Sunday, April 4, 2010

Monster Lair

Hudson Soft / Alfa System / Westone

Monster Lair isn't an easy game to get through. Its challenge is derived more from its length than from its combat or run-and-jump action. Taken on their own, the two-part stages (each of which contains a "hack-and-blast" section as well as a straightforward shoot-'em-up segment) aren't very difficult to get through. But with fourteen of them to conquer, players must put in practice and engage in repetition to be able to anticipate all the tricky spots.

The many weapons at your disposal comprise the game's greatest strength. Not a single one of them is a dud, but using them optimally calls for changes in strategy whenever a switch is made. And with the near-constant icon grabbing and weapon swapping that take place, you'll have plenty of on-the-fly decisions to make.

Also, it's often beneficial to alter your turbo-switch setting depending on the weapon you're using and the situation at hand. All of this injects a welcome dose of strategy into an experience that seems quite simple at its core. The only "negative" I can cite regarding the weaponry is that the missile seems a little too powerful. Most of the bosses are defenseless against it.

Actually, while I like the designs, most of the bosses don't put up much of a fight, period. Their lineup is curious: the toughest ones appear in stages six through eight. The sixth guy is like a tougher version of the very cool giant-knives guy in Psychosis, and he's always a blast to fight. The seventh-stage ice guy and the crafty eighth-stage cactus head can also be trouble.

But those are the last difficult bosses you'll encounter until the final board. The cloak-adorned bat tosser and the gambling mushroom in subsequent stages are complete pushovers, and you don't even need to move against the guy camped within a ring of flames in Round Twelve if you have a decent long-range weapon.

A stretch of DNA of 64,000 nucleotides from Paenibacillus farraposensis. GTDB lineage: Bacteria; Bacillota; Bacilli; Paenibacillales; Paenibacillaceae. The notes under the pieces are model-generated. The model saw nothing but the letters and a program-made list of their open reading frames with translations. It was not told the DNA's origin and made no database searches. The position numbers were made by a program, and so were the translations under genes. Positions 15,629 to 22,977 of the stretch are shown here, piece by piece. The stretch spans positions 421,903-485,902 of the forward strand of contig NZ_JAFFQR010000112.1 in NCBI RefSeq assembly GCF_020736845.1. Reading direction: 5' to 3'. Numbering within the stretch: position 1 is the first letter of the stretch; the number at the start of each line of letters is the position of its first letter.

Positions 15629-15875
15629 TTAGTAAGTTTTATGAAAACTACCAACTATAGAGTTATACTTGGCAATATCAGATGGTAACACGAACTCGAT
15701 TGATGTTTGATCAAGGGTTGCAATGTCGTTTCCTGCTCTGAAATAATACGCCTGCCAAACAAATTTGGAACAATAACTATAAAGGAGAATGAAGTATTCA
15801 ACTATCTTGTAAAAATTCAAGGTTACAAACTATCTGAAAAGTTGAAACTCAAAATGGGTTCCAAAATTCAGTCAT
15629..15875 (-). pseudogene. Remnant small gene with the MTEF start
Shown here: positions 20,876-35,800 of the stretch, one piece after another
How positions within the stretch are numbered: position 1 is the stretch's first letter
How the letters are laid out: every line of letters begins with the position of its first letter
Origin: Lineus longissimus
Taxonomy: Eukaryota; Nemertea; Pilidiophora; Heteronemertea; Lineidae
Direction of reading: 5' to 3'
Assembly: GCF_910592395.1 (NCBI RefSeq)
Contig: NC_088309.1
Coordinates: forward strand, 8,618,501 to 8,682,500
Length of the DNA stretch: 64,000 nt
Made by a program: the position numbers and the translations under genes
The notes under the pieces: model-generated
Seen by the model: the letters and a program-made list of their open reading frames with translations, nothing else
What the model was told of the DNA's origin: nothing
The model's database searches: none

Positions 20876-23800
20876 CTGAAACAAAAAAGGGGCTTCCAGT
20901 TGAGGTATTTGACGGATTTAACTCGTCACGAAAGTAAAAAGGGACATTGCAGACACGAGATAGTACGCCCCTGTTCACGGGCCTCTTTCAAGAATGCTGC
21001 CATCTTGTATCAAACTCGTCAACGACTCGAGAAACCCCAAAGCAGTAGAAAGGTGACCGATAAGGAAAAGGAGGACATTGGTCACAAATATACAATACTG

While almost all of the bosses are cake, if one of the tougher ones happens to kill you and deprive you of whatever good weapon was in your possession, quick additional deaths may follow. And the boss fights are basically all there is to look forward to in the shooter portions of the game. Preceding the showdowns are brief stretches reminiscent of the early segments in Gradius stages where you pound on chumpy small-fry in order to power up. Proper levels would've been nice.

Perhaps the makers of the game should've cut down on the platforming stages a bit and developed the shooter stages further. The platforming ones become thematically redundant: one slippery ice level is cliche enough, so do we really need two?

And the strips don't even become particularly challenging until the eighth, with its wily cast of vultures, scorpions, snakes, and cacti. Things do become tricky and interesting later on, especially during the eleventh stage's sequences of rising and plummeting platforms...

...but the designers could've easily kept all the good platform-based material and still lopped off four or five strips, leaving themselves time to construct proper shooter parts instead of the formalities they ultimately delivered.

The game isn't an aesthetic superstar, but as is the case with Dynastic Hero, the bright, appealing colors often make up for the general "flatness" of the visuals. Some of the tunes have an old-school flavor to them that makes me a bit nostalgic, but the cacophony in Round One makes me want to turn the game off at once.

When Monster Lair is analyzed in this manner, it doesn't seem like much of a winner, but the weapons system makes it more than simply playable, and gradually making it deeper and deeper into the lengthy quest has its rewards. Amazingly, I didn't become bored with the requisite practice sessions, mainly because there are so many things to keep in mind if you really want to play through the game perfectly. While ML isn't a favorite of mine, I definitely feel that I've gotten a lot out of it.

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